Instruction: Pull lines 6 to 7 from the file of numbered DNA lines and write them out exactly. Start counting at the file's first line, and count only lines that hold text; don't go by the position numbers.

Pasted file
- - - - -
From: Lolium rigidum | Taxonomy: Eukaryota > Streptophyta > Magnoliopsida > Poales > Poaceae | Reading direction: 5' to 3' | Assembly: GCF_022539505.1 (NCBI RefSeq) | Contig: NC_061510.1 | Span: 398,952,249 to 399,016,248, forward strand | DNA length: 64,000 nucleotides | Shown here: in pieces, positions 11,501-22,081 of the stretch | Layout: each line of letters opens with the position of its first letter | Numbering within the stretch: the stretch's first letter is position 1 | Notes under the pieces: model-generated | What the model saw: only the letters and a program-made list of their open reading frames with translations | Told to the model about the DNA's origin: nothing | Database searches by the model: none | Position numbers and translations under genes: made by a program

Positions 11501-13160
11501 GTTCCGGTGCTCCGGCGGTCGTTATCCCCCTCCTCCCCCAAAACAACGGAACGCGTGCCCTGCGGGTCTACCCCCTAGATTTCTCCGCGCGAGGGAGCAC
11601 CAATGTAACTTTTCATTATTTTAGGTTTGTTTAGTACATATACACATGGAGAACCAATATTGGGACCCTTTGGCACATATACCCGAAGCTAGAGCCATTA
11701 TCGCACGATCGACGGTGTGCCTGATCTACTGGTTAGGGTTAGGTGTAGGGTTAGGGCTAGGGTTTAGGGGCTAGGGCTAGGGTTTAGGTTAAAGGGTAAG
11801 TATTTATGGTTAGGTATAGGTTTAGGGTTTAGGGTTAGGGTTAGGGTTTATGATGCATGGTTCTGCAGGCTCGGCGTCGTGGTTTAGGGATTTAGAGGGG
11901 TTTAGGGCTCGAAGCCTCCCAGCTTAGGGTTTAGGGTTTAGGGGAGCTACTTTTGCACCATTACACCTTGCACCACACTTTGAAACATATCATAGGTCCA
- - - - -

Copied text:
11801 TATTTATGGTTAGGTATAGGTTTAGGGTTTAGGGTTAGGGTTAGGGTTTATGATGCATGGTTCTGCAGGCTCGGCGTCGTGGTTTAGGGATTTAGAGGGG
11901 TTTAGGGCTCGAAGCCTCCCAGCTTAGGGTTTAGGGTTTAGGGGAGCTACTTTTGCACCATTACACCTTGCACCACACTTTGAAACATATCATAGGTCCA